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This is simplified information about legume allergies – there are more resources available at the bottom of the page for further reading for those who are interested in knowing more.

Legumes are the edible fruits or seeds of plants in the family Fabaceae. We can further define them as the seeds of podded fruits. Legumes are a common food staple globally as for the most part they can be dried and stored with ease. In their dried form legumes are known as pulses.

As with other groups of foods we cannot lump all legumes together in terms of allergy – different legumes contain different combinations of allergenic proteins, so they are not easily defined or categorised.

Which beans aren't legumes?

Coffee beans have the right shape to be considered as legumes, but they are not in the Fabaceae family of plants, so are not considered to be true legumes. Coffee is in the Rubiaceae family of plants.

Vanilla beans are in the Orchidaceae family of plants, closely linked to orchid plants, so are not true legumes either despite their shape.

Cocoa beans are in the Malvaceae family of plants which includes okra, cottons and durian fruits. Cocoa beans are the seeds of this tree which are used to make chocolate, cocao and cocoa butter. Cocoa beans are not true legumes.

Castor beans are in the Euphorbiaceae family of plants. They are actually seeds rather than beans.

Which legumes are related?

Working out which legumes are related can be confusing as many of them have the same species and genus name but are known by multiple names.

For example, green beans are the pod of the plant Phaseolus vulgaris, but kidney beans are the mature bean from within the pod of the same plant. Other names for kidney beans are haricot beans, pinto bean and white beans. The full list below has been grouped by species.

In the diagram below you can see other beans are closely related as they have the same genus name (The first capitalised name), but the species name is slightly different. For example, red beans, black beans and mung beans all look very different but are in same genus – Vigna.

Table showing which legumes contain which allergenic proteins

Table is sorted alphabetically by species to show which legumes are the same but have multiple names.

Table of Allergenic Proteins in legumes, updated 2022

Information in this table is from multiple resources – please visit the Food Allergy Index for information on each food.

You can download a Legumes Factsheet from the Allergy Resources Ko-fi Shop for just $0.50 (£0.40 or €0.45).

Seed Storage Proteins

Seed Storage Proteins are split into three main types, 2S seed storage albumins, 7S seed storage globulins (also called vicilin) and 11S seed storage globulins (also called legumin). Albumins are water soluble proteins found more often in nuts and seeds, globulins are found more often in legumes.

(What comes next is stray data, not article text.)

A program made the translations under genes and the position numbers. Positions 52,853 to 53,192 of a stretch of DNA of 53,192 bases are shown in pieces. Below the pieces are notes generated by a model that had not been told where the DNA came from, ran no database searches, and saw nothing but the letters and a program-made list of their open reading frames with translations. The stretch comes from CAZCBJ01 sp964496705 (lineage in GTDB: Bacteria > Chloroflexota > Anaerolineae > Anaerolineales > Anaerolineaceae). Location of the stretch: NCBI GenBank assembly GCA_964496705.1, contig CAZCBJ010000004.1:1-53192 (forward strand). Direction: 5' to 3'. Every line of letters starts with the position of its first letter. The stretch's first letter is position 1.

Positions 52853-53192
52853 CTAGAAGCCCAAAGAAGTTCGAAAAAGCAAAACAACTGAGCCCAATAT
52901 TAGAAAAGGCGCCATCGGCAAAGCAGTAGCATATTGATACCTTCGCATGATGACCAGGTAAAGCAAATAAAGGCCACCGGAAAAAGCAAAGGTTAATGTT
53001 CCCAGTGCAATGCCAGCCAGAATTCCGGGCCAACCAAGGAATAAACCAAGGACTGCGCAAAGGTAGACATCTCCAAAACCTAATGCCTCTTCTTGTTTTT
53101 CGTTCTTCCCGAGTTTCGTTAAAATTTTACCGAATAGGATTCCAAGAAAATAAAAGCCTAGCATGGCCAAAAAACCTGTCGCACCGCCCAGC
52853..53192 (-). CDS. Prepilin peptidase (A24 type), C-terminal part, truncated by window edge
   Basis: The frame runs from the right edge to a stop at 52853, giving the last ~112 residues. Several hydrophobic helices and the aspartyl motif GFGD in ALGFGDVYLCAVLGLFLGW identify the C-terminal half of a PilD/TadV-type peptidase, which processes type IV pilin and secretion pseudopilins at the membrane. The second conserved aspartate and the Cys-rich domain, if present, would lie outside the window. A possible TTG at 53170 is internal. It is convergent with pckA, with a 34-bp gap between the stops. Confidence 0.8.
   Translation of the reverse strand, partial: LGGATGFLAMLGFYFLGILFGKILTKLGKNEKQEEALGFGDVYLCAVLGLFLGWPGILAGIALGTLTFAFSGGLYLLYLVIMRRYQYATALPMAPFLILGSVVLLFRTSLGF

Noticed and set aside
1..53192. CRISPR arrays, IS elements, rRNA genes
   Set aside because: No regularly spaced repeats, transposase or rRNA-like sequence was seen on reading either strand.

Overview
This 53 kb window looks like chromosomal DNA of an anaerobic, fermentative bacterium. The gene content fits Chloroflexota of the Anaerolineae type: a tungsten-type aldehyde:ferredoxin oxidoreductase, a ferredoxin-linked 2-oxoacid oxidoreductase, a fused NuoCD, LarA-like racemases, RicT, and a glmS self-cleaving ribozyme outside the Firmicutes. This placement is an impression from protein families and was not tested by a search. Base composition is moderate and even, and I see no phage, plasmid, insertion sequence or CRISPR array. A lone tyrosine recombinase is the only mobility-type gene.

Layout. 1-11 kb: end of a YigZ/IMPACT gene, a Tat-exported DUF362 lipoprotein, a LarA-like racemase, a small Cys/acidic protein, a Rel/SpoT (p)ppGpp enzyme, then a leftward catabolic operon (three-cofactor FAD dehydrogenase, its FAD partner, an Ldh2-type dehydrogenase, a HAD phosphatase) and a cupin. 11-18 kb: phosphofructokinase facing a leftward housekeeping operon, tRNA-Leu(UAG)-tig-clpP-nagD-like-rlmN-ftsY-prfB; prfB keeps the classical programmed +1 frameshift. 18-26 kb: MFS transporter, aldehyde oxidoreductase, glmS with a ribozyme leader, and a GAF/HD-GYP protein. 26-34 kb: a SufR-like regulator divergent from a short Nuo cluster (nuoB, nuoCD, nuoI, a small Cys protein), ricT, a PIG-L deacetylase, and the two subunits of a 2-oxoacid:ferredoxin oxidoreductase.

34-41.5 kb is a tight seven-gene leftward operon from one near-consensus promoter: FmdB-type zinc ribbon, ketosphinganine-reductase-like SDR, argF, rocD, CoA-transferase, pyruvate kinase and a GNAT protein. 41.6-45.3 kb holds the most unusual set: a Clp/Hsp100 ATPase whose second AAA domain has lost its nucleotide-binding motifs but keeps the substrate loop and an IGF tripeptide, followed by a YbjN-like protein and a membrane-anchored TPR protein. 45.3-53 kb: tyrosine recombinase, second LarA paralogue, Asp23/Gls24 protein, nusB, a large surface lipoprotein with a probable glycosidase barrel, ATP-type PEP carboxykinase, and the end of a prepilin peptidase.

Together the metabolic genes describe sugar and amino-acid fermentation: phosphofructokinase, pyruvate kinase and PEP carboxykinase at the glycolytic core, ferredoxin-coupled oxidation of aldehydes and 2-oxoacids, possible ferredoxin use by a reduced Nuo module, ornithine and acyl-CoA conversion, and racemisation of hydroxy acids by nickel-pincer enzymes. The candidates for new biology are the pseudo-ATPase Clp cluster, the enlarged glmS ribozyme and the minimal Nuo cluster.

Seed storage proteins are the most common allergen associated with nut, seed and legume allergies and have a greater potential to cause a severe allergic reaction which may include anaphylaxis if accidentally ingested.

Seed storage proteins are heat stable, meaning that heating (and in many cases, freezing or processing) does not damage the shape of the protein, so it does not lose its ability to cause allergic reactions.

You can download a Seed Storage Protein Factsheet from the Allergy Resources Ko-fi Shop for just $0.50 (£0.40 or €0.45). This has up to date information on which foods contain linked allergens and what to avoid if you think you have an allergy to seed storage proteins.

Other foods containing seed storage proteins are tree nuts, peanuts, sesame, kiwi and coconut.

Lipid Transfer Proteins

Lipid Transfer Proteins (also called LTPs) are panallergens found in many groups of foods and can cause serious allergic reactions. It is often the allergen found to be linking what initially looks like lots of random food allergies together. Lipid transfer proteins are stable when cooked or processed.

Foods containing LTPs are almonds, apple, banana, cherry, celery, kiwi and peach.

Bet v 1 Proteins

Bet v 1 allergens are linked to Pollen Food Allergy Syndrome, which was previously called Oral Allergy Syndrome. These terms are still used interchangeably.

In this syndrome a person first becomes sensitised (allergic) to a tree or plant pollen. The most common in Pollen Food Allergy Syndrome is birch tree pollen. The allergenic protein in birch tree pollen is called Bet v 1. A person can then find themselves allergic to other proteins in foods which are similar to Bet v 1 proteins, often called Bet v 1-like or Bet v 1 homologues. Bet v 1 proteins are found in a wide range of foods including fruits, vegetables, nuts, seeds and grains.

The symptoms of this syndrome are called oral allergy symptoms as they can cause sneezing, itchy mouth and lips as well as a scratchy throat and tongue. All in all, these fruits can cause a general irritation of the mouth, nose and throat. It is very rarely serious enough for the throat to close as it does in anaphylaxis.

The Bet v 1 allergens are often referred to as ‘heat labile’, meaning that the proteins are damaged by heat and lose their ability to cause an allergic reaction. There are more proteins in the skin of the fruit than in the flesh and seeds. If you can eat the fruit once heated or peeled with no or reduced allergic reactions then you should be able to determine if this is Pollen Food Allergy Syndrome or a true IgE allergy (an IgE allergy will have immediate symptoms which may include anaphylaxis, swelling and/or hives).